HC Deb 14 July 1884 vol 290 cc905-6

asked Mr. Attorney General, Whether his attention has been called to the fact that last year no less than 523 affidavits, lodged at the Central Office of the Supreme Court of Judicature, viz. 86 used in the Divisional Courts, 2 in the Appeal Court, 237 in Judges' Chambers, 142 in Masters' Chambers, 46 in Masters' private room, and 10 in Judges' private room, had been lost; and, whether he would direct that some steps should be taken to prevent the recurrence of such carelessness on the part of some of the officials?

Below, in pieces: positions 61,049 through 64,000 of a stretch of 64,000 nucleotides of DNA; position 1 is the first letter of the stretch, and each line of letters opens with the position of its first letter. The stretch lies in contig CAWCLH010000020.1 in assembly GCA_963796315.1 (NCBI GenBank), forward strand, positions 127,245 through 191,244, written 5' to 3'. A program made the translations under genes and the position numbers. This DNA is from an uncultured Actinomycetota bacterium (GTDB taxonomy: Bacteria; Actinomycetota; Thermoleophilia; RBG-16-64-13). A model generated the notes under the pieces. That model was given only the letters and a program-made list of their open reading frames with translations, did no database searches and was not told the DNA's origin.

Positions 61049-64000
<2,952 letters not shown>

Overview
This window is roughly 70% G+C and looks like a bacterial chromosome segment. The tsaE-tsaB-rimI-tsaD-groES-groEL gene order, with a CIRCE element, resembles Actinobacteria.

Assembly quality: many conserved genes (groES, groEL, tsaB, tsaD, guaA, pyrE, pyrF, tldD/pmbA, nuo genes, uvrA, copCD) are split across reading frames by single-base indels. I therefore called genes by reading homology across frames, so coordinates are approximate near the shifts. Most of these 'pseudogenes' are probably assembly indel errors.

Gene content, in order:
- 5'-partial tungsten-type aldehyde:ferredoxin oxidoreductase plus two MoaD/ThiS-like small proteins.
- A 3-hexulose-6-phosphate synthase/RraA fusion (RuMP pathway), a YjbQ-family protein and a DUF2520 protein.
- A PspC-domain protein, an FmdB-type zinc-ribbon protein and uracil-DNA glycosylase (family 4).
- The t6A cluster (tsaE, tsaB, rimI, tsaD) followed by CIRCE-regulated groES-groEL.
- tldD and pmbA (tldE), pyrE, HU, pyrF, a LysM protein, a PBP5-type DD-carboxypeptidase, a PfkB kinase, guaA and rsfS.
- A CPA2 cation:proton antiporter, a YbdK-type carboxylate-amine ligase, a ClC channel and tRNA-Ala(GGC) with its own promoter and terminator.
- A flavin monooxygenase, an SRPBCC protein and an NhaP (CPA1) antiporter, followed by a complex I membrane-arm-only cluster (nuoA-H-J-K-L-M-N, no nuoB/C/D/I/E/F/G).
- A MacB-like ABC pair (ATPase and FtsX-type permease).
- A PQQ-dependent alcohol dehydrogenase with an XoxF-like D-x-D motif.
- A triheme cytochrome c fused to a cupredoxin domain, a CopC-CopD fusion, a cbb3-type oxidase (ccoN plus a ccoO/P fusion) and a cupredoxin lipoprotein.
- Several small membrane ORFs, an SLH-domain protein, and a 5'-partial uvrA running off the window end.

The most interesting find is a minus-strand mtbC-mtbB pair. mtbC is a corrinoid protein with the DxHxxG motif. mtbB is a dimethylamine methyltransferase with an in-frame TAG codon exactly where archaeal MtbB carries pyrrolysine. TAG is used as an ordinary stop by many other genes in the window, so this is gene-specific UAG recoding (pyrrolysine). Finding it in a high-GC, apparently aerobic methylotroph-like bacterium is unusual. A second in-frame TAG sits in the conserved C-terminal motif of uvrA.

, in reply, said, it was true that a large number of affidavits had been lost, but that was not in any way due to the carelessness of the officials. He had inquired into the matter, and discovered that the loss only took place in the Queen's Bench Division. In the Chancery Division, in the course of the year, 88,000 affidavits were used, of which not one had been lost. But in that Division, copies, and not originals, were used in Court; whereas, in the Queen's Bench Division, in order to save expense, the originals were used in Court, and handed to the Judge, and from counsel to counsel. The result was that out of 45,000 affidavits so used some 500, or 1 per cent, had been lost. The question was then, in reality, more a question of economy than anything else.